Respectfully, this gadfly thinks that in this statement President Waldron blurs the distinction between “decorum” and “censorship.”
Gadfly is not a lawyer (just plays one – as the joke goes – on this blog), but censorship relates more to the elimination of content, of material, of ideas, of subject matter, whereas decorum relates to presentation, conduct, style, attitude, civility, propriety, decency, politeness, taste.
If people are asking President Waldron to gavel down others on Council for what they are saying, they are asking for censorship, and that’s a violation of the First Amendment, and they are wrong, and President Waldron should forcefully resist such calls.
But that is not what I and others who have spoken to me had in mind. This gadfly was asking for decorum. To use President Waldron’s own terms, this gadfly felt the instance he used in post 9 as an example was a personal attack, did not advance healthy debate, did not show respect for another, was not professional, was not positive conversation, was not respectful disagreement.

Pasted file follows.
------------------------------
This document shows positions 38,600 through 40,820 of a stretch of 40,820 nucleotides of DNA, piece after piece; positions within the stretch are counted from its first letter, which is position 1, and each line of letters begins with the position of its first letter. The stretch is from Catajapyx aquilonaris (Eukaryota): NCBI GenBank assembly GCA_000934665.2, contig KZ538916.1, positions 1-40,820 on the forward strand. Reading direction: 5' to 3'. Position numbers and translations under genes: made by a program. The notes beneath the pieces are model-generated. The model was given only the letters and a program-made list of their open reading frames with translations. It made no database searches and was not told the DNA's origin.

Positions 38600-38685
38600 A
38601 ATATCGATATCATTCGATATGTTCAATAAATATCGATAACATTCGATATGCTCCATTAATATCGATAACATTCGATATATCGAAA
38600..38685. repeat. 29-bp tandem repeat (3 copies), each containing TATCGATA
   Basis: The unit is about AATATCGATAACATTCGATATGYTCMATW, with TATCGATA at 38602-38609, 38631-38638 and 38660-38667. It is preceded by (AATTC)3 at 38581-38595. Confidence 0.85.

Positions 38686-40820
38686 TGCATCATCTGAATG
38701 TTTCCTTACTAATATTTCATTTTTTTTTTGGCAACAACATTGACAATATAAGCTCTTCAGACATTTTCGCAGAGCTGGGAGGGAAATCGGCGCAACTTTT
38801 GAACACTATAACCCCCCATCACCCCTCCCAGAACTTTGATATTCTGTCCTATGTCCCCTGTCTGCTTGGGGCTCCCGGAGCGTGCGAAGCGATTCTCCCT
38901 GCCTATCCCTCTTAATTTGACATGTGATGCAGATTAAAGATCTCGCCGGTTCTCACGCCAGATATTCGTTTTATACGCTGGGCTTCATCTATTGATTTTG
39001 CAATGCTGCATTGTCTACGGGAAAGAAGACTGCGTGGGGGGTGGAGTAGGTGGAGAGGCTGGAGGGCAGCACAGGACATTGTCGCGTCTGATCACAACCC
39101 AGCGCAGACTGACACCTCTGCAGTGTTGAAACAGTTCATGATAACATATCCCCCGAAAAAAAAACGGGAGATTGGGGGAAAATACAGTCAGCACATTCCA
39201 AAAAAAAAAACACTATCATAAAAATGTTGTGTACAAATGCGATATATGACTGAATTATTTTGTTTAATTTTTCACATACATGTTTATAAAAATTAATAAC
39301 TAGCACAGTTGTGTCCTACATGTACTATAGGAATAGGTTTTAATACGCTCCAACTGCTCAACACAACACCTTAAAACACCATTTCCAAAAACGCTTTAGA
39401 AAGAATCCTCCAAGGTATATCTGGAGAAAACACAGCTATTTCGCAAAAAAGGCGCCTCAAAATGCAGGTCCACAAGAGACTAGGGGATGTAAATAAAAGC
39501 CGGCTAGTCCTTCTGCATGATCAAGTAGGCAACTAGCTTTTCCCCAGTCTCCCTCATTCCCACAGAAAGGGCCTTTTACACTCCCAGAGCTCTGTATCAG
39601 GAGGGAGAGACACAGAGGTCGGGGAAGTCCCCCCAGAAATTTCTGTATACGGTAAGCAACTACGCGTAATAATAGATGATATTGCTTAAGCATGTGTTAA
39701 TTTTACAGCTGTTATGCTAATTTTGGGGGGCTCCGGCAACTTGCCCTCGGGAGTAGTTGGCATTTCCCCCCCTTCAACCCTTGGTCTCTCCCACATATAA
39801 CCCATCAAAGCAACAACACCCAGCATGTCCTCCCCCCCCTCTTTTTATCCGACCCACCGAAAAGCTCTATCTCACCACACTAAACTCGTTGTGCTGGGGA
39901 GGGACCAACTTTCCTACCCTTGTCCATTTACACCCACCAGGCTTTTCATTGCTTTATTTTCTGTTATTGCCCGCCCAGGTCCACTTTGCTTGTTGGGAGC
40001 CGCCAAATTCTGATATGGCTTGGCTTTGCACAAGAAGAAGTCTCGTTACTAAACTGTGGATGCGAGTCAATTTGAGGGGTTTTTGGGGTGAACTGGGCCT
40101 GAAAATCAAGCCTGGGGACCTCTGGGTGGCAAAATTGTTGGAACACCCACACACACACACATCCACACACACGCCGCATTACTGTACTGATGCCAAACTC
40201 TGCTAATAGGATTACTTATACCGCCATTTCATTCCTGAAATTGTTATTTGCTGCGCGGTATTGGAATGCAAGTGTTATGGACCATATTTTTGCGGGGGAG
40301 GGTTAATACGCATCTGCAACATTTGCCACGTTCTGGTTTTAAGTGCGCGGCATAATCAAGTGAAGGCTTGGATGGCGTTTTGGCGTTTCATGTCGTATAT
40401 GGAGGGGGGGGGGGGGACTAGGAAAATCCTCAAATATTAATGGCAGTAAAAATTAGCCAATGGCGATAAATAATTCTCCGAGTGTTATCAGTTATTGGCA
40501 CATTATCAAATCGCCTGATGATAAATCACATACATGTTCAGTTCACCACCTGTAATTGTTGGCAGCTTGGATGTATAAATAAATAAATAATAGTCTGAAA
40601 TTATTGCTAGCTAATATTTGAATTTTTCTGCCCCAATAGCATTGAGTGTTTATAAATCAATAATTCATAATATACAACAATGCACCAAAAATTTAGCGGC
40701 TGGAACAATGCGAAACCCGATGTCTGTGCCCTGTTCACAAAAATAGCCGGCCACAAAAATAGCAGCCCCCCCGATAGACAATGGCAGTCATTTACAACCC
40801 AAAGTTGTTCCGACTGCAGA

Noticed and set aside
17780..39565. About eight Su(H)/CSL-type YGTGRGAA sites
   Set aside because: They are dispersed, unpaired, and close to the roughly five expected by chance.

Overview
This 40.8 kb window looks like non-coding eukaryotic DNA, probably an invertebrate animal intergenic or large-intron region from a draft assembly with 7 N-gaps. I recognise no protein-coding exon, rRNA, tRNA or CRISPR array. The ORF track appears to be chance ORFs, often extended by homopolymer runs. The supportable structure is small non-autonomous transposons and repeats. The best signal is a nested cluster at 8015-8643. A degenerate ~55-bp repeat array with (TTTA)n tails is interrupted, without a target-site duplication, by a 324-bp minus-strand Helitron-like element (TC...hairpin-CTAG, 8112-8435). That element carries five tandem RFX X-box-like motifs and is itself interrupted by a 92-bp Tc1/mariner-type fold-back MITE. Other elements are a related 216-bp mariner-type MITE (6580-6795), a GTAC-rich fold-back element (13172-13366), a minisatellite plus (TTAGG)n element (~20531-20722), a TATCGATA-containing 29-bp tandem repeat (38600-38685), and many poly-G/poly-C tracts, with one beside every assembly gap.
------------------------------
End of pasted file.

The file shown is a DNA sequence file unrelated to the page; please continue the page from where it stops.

And this gadfly was not suggesting censorship of any individual but was suggesting reviewing the principles of decorum with the entire Council.
This gadfly thought CW Van Wirt got the distinction right when she said, “people are confusing First Amendment rights with an agreement to follow Robert’s Rules of Order in a parliamentary procedure. You can say whatever you want but keep it within Robert’s Rules. It’s not a way of editing speech, it’s a way of containing it so it doesn’t involve personal attacks so that we don’t get bogged down in personalities and stuff like that. The things that I’m asking that we follow are that we keep our speeches at 10 minutes each, we have no personal attacks, saying “you” don’t understand something, or “you” this – that’s what Robert’s Rules of Order are about in terms of conduct.”
Decorum not censorship.